Grannies and Gramps like to smoke pot too.

Source: Courier Post by Ken Wolski 2:20 p.m. EDT September 17, 2014

"Oh no, she forgot the rolling papers!"The fastest-growing population of marijuana users in America is the elderly. Marijuana helps with some of the typical problems of aging like no other drug, and it does so safely and with fewer unwanted side effects than most pharmaceutical drugs on the market today.

Arthritis and degenerative disc disease are very common in the elderly, and marijuana helps with the chronic pain associated with these and other conditions. In fact, chronic pain is the most common reason that physicians recommend marijuana in the states where it is allowed. Marijuana relieves pain without over sedation. Marijuana allows pain patients to use fewer narcotics and fewer nonprescription, or over-the-counter, pain medications.

Researchers note a 25 percent reduction in opiate overdose deaths in states that have medical marijuana laws.

Nor are OTC drugs safe, even though these drugs are available in unlimited quantities in pharmacies, supermarkets and mini-marts all over America, even to minors. According to the Mayo Clinic, acetaminophen, a common OTC analgesic or pain reliever that is found in Tylenol and many other preparations, is the leading cause of liver failure in the United States.

Marijuana doesn’t only relieve pain. It typically raises the spirits of users by producing a temporary, self-limiting sense of euphoria, or a “high.”

This side effect is especially desirable among the elderly to counteract some of the anxitruck-adety-producing and depressing effects of aging: the loss of physical and mental powers and the sight of lifelong friends and acquaintances suffering and dying.

Marijuana is far safer than anti-depressant medications, tranquilizers and alcohol — alternatives the elderly otherwise seek out to deal with these issues. Marijuana is also an appetite stimulant — it causes “the munchies.” This can help an aging population to maintain an appropriate weight and fight off cachexia, or the wasting syndrome. The frail elderly can be turned into a more robust elderly with marijuana therapy.

Marijuana has even been shown to help bedridden patients with incontinence — it improves bladder control. The difference between lying in wet sheets or dry sheets is enormous in terms of comfort and maintenance of skin integrity.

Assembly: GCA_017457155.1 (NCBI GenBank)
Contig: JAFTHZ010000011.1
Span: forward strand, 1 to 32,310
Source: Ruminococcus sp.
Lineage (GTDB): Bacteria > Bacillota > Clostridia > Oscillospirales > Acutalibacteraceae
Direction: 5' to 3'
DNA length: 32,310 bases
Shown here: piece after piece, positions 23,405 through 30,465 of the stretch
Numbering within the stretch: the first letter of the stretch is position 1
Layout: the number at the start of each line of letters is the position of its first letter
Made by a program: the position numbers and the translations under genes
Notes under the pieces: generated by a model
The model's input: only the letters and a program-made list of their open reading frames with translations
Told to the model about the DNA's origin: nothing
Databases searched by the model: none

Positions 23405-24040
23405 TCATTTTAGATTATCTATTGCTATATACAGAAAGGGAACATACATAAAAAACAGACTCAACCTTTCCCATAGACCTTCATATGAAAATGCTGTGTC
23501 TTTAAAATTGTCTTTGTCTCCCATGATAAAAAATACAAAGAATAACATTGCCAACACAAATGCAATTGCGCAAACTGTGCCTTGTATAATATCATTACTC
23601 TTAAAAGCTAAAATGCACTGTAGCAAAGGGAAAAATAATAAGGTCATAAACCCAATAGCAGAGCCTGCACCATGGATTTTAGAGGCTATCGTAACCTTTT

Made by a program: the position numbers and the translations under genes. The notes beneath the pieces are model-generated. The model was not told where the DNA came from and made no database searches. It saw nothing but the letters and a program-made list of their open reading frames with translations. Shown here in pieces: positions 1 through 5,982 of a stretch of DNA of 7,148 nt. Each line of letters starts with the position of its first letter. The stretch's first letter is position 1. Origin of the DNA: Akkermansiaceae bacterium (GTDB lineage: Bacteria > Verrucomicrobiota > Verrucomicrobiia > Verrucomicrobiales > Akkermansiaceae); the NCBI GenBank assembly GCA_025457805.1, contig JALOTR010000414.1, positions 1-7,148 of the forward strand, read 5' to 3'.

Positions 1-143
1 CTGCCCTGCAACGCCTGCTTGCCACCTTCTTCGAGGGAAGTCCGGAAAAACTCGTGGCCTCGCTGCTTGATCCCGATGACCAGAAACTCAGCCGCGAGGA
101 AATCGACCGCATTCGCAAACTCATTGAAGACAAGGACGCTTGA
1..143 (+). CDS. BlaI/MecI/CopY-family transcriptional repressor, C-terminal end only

It is no wonder than many elderly are turning to marijuana therapy.

It is true, however, that some elderly are not comfortable with the psychotropic or euphoric effects of marijuana. They are not used to the high, and they find it disorienting. For these people, a type — or strain — of marijuana that has lower THC would be appropriate. THC is the specitoking-grannyfic component, or cannabinoid, in marijuana that produces the high. But marijuana contains over 60 cannabinoids, so a strain of marijuana that produces less euphoria and more of the other therapeutic qualities would be appropriate for these people.

Medical marijuana dispensaries, in states that permit its use, are eager to explain the different therapeutic qualities of the many strains of marijuana.

Unfortunately, the New Jersey Department of Health does no outreach at all to the elderly — or any other population — in the state to explain the kinds of medical benefits that can be derived from marijuana therapy. The department never mentions the Medicinal Marijuana Program in its monthly bulletins. Even basic information about the program is difficult to find on the department’s website. This is really not surprising, as Gov. Chris Christie has said that all such programs are just a “front for legalization.”

While the Health Department actively impedes the implementation of the Medicinal Marijuana Program through overlythanks-pot restrictive regulations, the attorney general in New Jersey insists that marijuana must continue to be considered a Schedule I drug with “no accepted medical uses in the U.S.”

Even in New Jersey’s restrictive program, anyone with a diagnosis of less than one year to live automatically qualifies for marijuana therapy. Yet few patients, or patients’ families, know this.

Compare this to the marketing that the pharmaceutical industry does to promote its FDA-approved drugs that, in many cases, just poison the elderly.

The Coalition for Medical Marijuana — New Jersey is the only statewide organization that has been providing education about the benefits of safe and legal access to medical marijuana. We have been doing so for over 10 years. For more information, join the CMMNJ email list for monthly updates by going to www.cmmnj.org.

Ken Wolski, R.N., MPA, is executive director of the Coalition for Medical Marijuana — New Jersey Inc.


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